Shannon s measure of entropy is taken as a measure of the information contained in a message. This is unlike to the portion of the message that is strictly determined hence predictable by inherent structures. Entropy as defined by Shannon is closely related to entropy as defined by physicists in statistical thermodynamics. This work was the inspiration for adopting the term entropy in information theory. Other useful measures of information include mutual information which is a measure of the correlation between two event sets.

Mutual information is defined for two events X and Y as. M X, Y H X, Y - H X - H Y. where H X, Y is the join entropy defined as. H X, Y - S p x iy i log p x iy i. Mutual information is closely related to the log-likelihood ratio test for multinomial distribution, and to Pearson s Chi-square test. The field of Information Science has since expanded to cover the full range of techniques and abstract descriptions for the storage, retrieval and transmittal of information.

Incidence and Prevalence Rates. Prevalence rate PR measures the number of cases that are present at a specified period of time. It is defined as Number of cases present at a specified period of time divides by Number of persons at risk at that specified time. These two measures are related when considering the average duration D. That is, PR IR. Note that, for example, county-specific disease incidence rates can be unstable due to small populations or low rates.

In epidemiology one can say that IR reflects probability to Become thick at given age, while the PR reflects probability to Be thick at given age. Other topics in clinical epidemiology include the use of receiver operator curves, and the sensitivity, specificity, predictive value of a test. Further Readings Kleinbaum D.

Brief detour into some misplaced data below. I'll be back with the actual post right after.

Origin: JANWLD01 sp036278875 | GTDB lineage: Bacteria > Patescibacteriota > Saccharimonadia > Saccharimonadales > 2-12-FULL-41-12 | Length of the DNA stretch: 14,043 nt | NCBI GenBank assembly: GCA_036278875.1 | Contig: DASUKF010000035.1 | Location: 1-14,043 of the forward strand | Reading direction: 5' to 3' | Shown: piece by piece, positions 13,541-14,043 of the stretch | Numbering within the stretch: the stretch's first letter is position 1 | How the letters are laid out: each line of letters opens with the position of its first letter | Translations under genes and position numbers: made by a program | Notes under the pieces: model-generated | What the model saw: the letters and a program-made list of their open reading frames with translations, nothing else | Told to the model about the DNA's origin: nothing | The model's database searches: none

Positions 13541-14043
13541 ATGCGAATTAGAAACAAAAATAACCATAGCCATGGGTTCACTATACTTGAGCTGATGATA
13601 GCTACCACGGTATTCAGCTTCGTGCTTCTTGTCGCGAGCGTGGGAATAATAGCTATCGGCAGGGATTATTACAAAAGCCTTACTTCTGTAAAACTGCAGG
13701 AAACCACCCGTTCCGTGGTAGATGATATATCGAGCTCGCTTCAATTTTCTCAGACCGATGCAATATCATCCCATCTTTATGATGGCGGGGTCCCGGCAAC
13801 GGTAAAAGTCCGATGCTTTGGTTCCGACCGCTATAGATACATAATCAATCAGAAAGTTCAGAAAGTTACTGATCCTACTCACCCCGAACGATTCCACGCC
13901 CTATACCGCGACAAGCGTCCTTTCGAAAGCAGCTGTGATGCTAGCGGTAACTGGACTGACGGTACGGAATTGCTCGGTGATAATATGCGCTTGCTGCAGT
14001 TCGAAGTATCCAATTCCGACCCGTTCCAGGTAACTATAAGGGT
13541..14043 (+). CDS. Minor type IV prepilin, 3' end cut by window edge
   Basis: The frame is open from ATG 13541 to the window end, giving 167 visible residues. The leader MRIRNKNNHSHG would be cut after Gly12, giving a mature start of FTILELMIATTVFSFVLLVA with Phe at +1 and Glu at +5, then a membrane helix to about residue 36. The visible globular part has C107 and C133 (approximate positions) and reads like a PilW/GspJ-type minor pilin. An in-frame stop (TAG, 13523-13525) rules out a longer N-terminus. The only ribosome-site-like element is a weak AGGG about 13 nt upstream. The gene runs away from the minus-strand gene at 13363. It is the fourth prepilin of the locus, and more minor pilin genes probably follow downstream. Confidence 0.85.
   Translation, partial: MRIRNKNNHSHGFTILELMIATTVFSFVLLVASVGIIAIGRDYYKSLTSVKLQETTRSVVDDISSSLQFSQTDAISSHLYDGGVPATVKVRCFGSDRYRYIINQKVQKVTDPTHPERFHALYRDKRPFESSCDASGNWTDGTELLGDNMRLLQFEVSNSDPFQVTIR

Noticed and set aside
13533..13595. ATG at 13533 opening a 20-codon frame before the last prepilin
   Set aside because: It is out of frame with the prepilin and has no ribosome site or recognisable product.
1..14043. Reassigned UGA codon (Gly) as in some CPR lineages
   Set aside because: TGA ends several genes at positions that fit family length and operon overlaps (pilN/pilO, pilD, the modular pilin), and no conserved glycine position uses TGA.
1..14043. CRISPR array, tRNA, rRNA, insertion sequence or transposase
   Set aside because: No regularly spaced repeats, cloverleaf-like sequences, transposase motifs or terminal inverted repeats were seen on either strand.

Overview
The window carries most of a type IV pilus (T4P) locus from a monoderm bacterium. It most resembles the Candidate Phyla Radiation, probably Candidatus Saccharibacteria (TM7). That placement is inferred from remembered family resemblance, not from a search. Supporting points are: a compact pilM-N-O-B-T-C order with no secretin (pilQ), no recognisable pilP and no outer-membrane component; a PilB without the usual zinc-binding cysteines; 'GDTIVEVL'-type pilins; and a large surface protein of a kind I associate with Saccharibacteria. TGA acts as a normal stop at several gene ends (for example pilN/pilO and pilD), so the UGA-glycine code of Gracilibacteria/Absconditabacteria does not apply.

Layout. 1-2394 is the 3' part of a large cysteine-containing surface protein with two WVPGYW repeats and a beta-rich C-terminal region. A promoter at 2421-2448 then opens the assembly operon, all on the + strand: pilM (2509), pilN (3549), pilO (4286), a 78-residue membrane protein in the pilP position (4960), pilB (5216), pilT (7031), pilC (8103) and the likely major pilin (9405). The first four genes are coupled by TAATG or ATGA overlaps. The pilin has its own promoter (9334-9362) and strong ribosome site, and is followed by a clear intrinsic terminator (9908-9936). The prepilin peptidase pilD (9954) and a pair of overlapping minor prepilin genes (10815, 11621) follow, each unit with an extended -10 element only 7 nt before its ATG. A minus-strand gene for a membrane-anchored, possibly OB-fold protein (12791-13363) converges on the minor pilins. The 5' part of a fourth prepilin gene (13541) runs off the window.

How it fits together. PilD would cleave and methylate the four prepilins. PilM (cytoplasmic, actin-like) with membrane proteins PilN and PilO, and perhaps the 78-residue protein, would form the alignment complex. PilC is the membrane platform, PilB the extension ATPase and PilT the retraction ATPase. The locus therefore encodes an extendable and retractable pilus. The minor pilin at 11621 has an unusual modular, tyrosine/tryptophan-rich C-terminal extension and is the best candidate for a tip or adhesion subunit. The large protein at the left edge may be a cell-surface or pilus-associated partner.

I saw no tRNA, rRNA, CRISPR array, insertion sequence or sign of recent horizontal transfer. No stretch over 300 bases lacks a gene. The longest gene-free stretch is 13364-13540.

Kupper, and K. Muller, Applied Regression Analysis and Other Multivariable MethodsWadsworth Publishing Company, 1988. Miettinen O.Theoretical EpidemiologyDelmar Publishers, 1986. Software Selection. 1 Ease of learning, 2 Amount of help incorporated for the user, 3 Level of the user, 4 Number of tests and routines involved, 5 Ease of data entry, 6 Data validation and if necessary, data locking and security7 Accuracy of the tests and routines, 8 Integrated data analysis graphs and progressive reporting on analysis in one screen9 Cost.

No one software meets everyone s needs. Determine the needs first and then ask the questions relevant to the above seven criteria. Spatial Data Analysis. Many natural phenomena involve a random distribution of points in space. Biologists who observe the locations of cells of a certain type in an organ, astronomers who plot the positions of the stars, botanists who record the positions of plants of a certain species and geologists detecting the distribution of a rare mineral in rock are all observing spatial point patterns in two or three dimensions.

Such phenomena can be modelled by spatial point processes. The spatial linear model is fundamental to a number of techniques used in image processing, for example, for locating gold ore deposits, or creating maps. There are many unresolved problems in this area such as the behavior of maximum likelihood estimators and predictors, and diagnostic tools. There are strong connections between kriging predictors for the spatial linear model and spline methods of interpolation and smoothing.

The two-dimensional version of splines kriging can be used to construct deformations of the plane, which are of key importance in shape analysis. For analysis of spatially auto-correlated data in of logistic regression for example, one may use of the Moran Coefficient which is available is some statistical packages such as Spacestat. This statistic tends to be between -1 and 1, though are not restricted to this range. Values near 1 indicate similar values tend to cluster; values near -1 indicate dissimilar values tend to cluster; values near -1 n-1 indicate values tend to be randomly scattered.